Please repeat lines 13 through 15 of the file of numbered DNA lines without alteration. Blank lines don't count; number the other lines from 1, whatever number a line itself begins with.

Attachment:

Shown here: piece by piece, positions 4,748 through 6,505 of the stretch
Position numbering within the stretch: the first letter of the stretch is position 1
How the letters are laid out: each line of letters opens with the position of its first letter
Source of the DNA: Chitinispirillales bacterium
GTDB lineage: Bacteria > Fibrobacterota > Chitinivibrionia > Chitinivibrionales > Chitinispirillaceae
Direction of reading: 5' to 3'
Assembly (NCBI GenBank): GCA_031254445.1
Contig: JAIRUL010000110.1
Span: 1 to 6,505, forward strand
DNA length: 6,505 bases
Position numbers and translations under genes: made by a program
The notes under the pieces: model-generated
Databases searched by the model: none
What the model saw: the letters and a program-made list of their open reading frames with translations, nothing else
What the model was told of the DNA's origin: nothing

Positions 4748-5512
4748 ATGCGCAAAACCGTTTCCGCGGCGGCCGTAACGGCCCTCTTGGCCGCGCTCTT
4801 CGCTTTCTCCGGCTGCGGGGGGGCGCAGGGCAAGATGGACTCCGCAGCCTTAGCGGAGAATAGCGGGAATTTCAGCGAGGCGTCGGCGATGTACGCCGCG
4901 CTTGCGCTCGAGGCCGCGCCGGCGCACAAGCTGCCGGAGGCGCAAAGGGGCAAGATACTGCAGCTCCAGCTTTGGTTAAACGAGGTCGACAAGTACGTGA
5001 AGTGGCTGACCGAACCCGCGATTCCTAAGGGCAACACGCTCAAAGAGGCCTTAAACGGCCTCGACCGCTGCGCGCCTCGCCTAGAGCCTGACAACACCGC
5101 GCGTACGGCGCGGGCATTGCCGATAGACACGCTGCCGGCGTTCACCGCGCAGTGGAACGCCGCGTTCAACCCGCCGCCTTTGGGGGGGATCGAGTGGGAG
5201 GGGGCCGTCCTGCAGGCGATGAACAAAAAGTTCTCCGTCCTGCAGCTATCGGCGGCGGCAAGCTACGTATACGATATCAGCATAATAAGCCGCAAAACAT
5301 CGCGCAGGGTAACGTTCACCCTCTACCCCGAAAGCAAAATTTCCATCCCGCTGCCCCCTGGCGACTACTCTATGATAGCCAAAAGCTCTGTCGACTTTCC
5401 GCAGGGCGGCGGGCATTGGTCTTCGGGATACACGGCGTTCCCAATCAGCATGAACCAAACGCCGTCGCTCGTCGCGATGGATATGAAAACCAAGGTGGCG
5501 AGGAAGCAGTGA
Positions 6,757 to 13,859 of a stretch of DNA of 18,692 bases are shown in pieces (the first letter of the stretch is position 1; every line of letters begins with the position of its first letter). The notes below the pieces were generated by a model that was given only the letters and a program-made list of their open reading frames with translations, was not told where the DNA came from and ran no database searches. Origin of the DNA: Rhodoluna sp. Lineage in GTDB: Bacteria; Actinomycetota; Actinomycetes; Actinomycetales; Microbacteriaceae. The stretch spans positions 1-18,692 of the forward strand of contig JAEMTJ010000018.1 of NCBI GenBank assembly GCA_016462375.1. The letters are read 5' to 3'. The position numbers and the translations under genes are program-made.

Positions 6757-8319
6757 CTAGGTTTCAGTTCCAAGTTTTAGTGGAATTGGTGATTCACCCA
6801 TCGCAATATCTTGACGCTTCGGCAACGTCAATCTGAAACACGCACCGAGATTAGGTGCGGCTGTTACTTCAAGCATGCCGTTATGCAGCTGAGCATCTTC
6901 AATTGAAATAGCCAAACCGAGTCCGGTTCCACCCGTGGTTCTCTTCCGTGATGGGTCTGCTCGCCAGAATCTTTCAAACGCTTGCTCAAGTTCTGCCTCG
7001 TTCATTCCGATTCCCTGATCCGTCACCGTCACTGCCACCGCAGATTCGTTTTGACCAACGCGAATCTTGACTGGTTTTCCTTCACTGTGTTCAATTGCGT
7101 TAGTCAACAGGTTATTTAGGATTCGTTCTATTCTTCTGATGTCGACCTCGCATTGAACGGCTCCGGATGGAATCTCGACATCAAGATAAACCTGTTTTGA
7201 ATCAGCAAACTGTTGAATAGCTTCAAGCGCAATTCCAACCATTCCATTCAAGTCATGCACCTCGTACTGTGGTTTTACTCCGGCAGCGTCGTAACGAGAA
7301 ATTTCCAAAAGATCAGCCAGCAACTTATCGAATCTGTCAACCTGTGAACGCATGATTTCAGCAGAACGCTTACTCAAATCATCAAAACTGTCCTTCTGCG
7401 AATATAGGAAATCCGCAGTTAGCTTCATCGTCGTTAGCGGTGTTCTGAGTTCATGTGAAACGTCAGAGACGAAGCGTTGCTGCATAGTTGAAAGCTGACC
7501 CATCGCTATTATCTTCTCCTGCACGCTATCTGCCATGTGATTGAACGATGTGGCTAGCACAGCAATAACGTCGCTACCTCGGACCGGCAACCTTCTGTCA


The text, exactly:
Databases searched by the model: none
What the model saw: the letters and a program-made list of their open reading frames with translations, nothing else
What the model was told of the DNA's origin: nothing